A subtle one: se tromper is to make a mistake, avoir tort is to be wrong.
When you say avoir tort, there’s an implication that the subject does or should feel regret or remorse in the eyes of the speaker. No such implication when you say se tromper, which can sometimes be benign.
Additionally se tromper is by definition unintentional, whereas avoir tort can sometimes be the result of a (wrong) intention.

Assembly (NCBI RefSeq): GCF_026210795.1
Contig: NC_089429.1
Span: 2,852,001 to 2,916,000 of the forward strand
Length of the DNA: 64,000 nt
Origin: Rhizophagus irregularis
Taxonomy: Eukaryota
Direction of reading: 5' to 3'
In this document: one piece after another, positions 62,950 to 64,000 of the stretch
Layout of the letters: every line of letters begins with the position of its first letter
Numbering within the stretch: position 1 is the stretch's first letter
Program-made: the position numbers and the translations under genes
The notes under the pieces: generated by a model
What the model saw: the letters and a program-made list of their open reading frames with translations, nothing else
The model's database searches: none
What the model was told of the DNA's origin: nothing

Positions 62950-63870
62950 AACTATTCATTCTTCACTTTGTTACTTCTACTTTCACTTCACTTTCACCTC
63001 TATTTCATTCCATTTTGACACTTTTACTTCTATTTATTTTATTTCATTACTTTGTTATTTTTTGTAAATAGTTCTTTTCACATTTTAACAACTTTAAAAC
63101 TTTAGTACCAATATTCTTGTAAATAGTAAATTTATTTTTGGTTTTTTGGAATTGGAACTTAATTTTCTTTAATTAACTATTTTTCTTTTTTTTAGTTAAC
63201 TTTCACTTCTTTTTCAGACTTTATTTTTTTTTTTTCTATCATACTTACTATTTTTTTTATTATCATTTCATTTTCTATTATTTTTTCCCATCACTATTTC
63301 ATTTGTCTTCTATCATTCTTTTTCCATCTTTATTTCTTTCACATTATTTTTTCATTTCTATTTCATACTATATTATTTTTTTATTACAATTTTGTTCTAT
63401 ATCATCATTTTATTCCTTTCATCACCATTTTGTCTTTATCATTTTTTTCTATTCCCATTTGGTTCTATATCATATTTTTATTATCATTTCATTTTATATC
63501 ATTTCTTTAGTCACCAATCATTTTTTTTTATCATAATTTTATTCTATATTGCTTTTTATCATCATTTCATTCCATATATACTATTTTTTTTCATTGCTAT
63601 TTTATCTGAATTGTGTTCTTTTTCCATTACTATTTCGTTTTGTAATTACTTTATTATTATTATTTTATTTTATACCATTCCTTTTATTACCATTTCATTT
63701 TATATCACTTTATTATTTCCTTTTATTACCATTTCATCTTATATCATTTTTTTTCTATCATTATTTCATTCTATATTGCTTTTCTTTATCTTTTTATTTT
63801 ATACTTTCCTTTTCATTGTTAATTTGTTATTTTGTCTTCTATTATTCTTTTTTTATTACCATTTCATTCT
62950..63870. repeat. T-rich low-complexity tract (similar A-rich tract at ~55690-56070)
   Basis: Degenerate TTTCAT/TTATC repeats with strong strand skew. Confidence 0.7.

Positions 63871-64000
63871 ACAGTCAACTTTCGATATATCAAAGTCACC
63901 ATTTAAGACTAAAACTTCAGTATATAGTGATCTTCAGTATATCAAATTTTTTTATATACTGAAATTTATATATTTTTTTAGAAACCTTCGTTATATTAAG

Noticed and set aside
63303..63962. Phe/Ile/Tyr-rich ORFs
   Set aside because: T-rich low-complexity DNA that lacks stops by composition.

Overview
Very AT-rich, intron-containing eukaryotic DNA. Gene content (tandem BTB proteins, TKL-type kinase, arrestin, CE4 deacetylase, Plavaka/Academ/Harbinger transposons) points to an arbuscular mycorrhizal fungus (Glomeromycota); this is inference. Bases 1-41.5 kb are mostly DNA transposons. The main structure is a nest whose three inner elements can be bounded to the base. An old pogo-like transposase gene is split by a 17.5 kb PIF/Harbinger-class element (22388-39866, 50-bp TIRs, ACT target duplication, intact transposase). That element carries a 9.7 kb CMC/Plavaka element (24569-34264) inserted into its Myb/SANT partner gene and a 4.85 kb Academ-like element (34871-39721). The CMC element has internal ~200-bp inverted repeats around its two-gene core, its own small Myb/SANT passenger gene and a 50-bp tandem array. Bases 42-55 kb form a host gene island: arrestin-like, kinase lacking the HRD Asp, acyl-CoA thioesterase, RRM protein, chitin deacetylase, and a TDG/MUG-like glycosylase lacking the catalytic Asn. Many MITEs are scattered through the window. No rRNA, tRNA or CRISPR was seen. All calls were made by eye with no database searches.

For example you’d say
Jean s’est trompé de chemin, mais ce n’est pas grave car ça n’a pas pris plus longtemps.
This means that Jean made a mistake, and intended to take another route, but the mistake ended up having no consequence to the speaker.
Jean a eu tort de prendre ce chemin, car il y avait des embouteillages sur la route.
This means that Jean made a conscious choice to take a certain route, but it turned out not to be the best one in the end, so the speaker is feeling that Jean should have gone another way.